Recruitment of Teachers Directly to Schools


Posted on February 13, 2008  /  0 Comments

In Sri Lanka, as in many others countries with a centralized teacher service, there is a problem of getting teachers to locate In poor rural (and estate) areas, when they can tap patronage systems to obtain transfers to more popular areas. Various incentives schemes have been tried, in a number of countries including Sri Lanka, but with limited success.
An alternative, to address the problem of staffing poor rural and estate schools, would be to appoint teachers directly to schools, perhaps combined with an extra financial allowance as an incentive. Then, if teachers wanted to move to new schools, they would need to resign from their present appointments and seek a fresh appointment in another school, rather than seek a transfer.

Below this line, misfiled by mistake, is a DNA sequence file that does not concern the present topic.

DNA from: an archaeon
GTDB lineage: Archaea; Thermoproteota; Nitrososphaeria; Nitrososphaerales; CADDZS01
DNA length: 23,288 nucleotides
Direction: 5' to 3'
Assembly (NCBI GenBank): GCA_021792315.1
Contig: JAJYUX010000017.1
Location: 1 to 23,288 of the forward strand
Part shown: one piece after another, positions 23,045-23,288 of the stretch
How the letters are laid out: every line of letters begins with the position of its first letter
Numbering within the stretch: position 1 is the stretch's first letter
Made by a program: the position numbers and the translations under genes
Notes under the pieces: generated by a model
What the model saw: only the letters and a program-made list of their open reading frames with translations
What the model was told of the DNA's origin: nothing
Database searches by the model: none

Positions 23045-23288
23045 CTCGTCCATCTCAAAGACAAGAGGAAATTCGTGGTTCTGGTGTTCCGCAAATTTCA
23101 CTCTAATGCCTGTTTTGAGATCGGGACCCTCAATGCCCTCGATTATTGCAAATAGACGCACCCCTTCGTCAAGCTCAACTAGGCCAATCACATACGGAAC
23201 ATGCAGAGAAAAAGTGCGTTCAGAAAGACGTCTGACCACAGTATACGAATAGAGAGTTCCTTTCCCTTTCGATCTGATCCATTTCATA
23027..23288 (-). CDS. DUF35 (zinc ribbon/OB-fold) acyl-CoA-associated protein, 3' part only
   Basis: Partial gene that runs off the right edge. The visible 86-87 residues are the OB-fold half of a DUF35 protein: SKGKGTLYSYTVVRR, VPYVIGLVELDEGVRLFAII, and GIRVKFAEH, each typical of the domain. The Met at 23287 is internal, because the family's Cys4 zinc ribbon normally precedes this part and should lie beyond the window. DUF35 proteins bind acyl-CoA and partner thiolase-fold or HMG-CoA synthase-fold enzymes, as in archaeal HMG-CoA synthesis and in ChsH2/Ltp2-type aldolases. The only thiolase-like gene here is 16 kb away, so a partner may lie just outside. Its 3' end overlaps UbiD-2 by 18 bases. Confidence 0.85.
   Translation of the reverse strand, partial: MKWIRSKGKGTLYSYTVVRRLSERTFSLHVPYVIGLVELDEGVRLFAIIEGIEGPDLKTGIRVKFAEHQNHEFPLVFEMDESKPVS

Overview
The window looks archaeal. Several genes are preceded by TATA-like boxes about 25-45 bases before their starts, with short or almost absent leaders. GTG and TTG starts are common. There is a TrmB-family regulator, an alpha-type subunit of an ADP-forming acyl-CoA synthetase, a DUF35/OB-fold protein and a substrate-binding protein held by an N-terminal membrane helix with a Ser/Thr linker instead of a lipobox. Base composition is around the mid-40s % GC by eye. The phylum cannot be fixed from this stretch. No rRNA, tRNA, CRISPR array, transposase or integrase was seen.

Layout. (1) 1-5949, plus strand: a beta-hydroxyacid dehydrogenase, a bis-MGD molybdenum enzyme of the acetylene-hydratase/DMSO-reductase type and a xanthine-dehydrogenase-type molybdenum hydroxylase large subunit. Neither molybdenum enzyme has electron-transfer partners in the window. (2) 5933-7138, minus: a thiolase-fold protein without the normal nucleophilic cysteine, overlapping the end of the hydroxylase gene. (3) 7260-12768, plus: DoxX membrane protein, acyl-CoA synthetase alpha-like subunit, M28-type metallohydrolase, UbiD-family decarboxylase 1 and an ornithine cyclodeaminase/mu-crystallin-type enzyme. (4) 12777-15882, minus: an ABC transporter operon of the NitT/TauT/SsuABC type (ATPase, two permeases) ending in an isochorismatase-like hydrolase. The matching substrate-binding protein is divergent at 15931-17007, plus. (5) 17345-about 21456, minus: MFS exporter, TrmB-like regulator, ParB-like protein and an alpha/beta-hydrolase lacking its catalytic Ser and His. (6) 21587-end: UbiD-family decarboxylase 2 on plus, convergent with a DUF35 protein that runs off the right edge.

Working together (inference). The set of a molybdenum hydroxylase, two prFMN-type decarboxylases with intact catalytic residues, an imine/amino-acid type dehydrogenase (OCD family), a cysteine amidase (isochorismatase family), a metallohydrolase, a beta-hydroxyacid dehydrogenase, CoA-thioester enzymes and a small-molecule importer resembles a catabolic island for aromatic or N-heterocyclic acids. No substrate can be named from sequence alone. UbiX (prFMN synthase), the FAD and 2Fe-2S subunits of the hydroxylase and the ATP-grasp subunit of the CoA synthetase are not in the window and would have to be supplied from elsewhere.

Here are some examples of countries that recruit teachers: (a) directly to schools; (b) to local administrations; and (c) central or intermediate levels.
Teachers hired by individual schools: e.g. China, the Czech Republic, Hungary, Ireland, the Netherlands, New Zealand, Sweden, England and Wales.
Teachers hired by local administrations such as school districts: e.g. Finland and the USA.
Hiring at a higher level of government (intermediate/central) : e.g. Greece, Turkey, Sri Lanka.

Harsha Aturupane

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